On October 17th 2014 the Hellenic Air Force ended A-7 Corsair II operations with a retirement ceremony. This retirement meant the end of the operational life of the A-7 worldwide. To mark this historical event a spottersday/press day was organized on the October 16th. During these two days journalist and photographers from all over the world witnessed the end of an era.
The A-7 Corsair II was developed by LTV to replace the Douglas A-4 Skyhawk in USN service. The A-7 paved the way to future fighter jets as it was the first to have incorporated a HUD and INS system. Its combat debut came during the Vietnam War were it flew missions for the US Navy. The USAF noticed its performance in Vietnam, and in need for CAS aircraft, the USAF ordered the A-7 as well. The last A-7s were retired from United States service in 1998. The A-7’s were much loved by its crew and were affectionately known as “Short Little Ugly Fellow” although often the word Fellow was replaced by a more inappropriate word starting with the letter F.
Besides US Navy and US Air Force service, the A-7 was also operated by Portugal, Thailand and Greece. The Hellenic Air Force (HAF) was the first foreign air force to order the Corsair II. The first of 60 A-7H’s (H stands for Hellenic) were delivered in 1975. Besides the single seat A-7H also 5 dual seat TA-7H’s were ordered. In 1992, as the HAF was in need of more A-7’s, the decision was made to order surplus US Navy A-7E’s and TA-7’s. A total of 68 A-7E’s and 18 TA-7C’s were delivered between 1993 and 1994.
The following squadrons within the HAF operated the Corsair II:
– 340 Mira “Fox”, 1975 till 2001
– 345 Mira “Lailaps”, 1976 till 2002
– 347 Mira “Perseus”, 1977 till 1992
– 335 Mira “Tiger”, 1992 till 2008
– 336 Mira “Olympos”, 1993 till 2014
Upon the retirement of the Corsair II by the Tigers in 2008, 336 Mira was the sole A-7 squadron left within the HAF and worldwide. The A-7, and its role as a low level attack plane, were so much loved by its crew that they painted their motto “Fly Low, Hit Hard” on one of their A-7E’s. As the A-7 began to show its age the final years of the A-7 were spent as a Lead-in fighter trainer instead of tactical strike aircraft. Upon its retirement in October 2014 about seven airframes were left airworthy.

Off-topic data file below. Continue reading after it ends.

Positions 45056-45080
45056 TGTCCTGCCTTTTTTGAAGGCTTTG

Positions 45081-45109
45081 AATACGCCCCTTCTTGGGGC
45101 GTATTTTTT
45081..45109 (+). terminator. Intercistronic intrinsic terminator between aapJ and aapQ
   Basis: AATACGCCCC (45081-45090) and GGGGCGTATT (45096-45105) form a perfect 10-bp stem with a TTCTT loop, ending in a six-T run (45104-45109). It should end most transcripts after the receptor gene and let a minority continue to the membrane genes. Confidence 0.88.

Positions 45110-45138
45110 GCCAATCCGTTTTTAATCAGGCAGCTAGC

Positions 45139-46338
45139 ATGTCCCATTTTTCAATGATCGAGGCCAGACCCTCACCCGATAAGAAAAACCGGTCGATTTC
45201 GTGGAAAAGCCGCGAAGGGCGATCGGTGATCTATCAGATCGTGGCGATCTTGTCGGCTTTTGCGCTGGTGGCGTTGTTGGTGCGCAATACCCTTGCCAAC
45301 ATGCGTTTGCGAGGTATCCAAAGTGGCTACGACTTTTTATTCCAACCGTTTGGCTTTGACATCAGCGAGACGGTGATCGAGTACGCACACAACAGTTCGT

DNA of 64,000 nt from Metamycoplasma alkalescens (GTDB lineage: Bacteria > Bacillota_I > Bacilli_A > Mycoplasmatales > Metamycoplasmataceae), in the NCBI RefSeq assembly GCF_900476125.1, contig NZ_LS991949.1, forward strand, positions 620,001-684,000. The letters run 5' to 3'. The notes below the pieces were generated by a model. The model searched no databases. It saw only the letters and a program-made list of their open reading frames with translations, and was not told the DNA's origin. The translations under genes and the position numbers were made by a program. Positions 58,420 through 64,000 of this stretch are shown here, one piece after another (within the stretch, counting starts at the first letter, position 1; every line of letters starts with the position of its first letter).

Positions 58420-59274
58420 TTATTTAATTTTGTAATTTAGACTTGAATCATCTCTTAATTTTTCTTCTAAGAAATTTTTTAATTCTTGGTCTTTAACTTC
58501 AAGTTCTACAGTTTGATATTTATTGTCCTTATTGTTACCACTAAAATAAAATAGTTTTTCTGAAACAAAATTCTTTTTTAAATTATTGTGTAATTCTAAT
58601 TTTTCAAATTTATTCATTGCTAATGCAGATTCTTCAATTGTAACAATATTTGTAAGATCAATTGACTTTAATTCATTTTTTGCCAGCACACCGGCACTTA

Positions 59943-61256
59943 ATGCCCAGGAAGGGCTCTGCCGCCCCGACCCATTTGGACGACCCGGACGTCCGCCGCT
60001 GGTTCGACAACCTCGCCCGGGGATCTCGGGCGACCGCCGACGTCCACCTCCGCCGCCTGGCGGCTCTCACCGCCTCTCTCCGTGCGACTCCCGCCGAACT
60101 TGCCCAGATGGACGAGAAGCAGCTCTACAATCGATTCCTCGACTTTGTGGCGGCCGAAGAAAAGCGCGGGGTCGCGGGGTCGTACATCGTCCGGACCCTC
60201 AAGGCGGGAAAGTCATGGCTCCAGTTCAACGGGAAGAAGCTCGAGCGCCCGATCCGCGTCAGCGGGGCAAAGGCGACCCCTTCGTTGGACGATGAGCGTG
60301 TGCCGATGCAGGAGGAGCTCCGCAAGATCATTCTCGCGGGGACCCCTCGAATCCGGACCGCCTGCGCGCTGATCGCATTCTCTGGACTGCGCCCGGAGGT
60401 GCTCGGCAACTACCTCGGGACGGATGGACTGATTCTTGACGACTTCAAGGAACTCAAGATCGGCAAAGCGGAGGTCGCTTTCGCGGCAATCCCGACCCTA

October 16 was the last operational day for the A-7. During the day, the last remaining Corsair II’s flew several mission with former A-7 pilots. Great opportunities were provided to the attending journalists and photographers to make their last perfect picture of the A-7. There were possibilities to witness the startup, take off and to make perfect taxi shots. For those who didn’t mind seeing aircraft in terrible shape the aircraft boneyard/dump at the airfield was open for public. There you could see several discarded airframes of both the A-7 and the long retired F-104.
The formal end of the Corsair II came on the 17th of October. On this day a specially painted A-7 was unveiled. This aircraft was painted in a grey colour scheme. Included in this paint scheme were all the badges of the squadrons who operated the A-7 within the HAF as well as the serials of all HAF A-7’s. The day concluded with a small airshow from the HAF F-16 Solo Demo Team “Zeus” and the HAF T-6 Solo Demo Team “Daedalus”. The airshow ended with a fitting missing man formation consisting of a A-7, Mirage 2000, F-4E and F-16.
We hope that 336 Mira will be able to continue by their creed Fly Low, Hit Hard!
We would like to thank the Hellenic Air Force for their hospitality shown to us during these two days.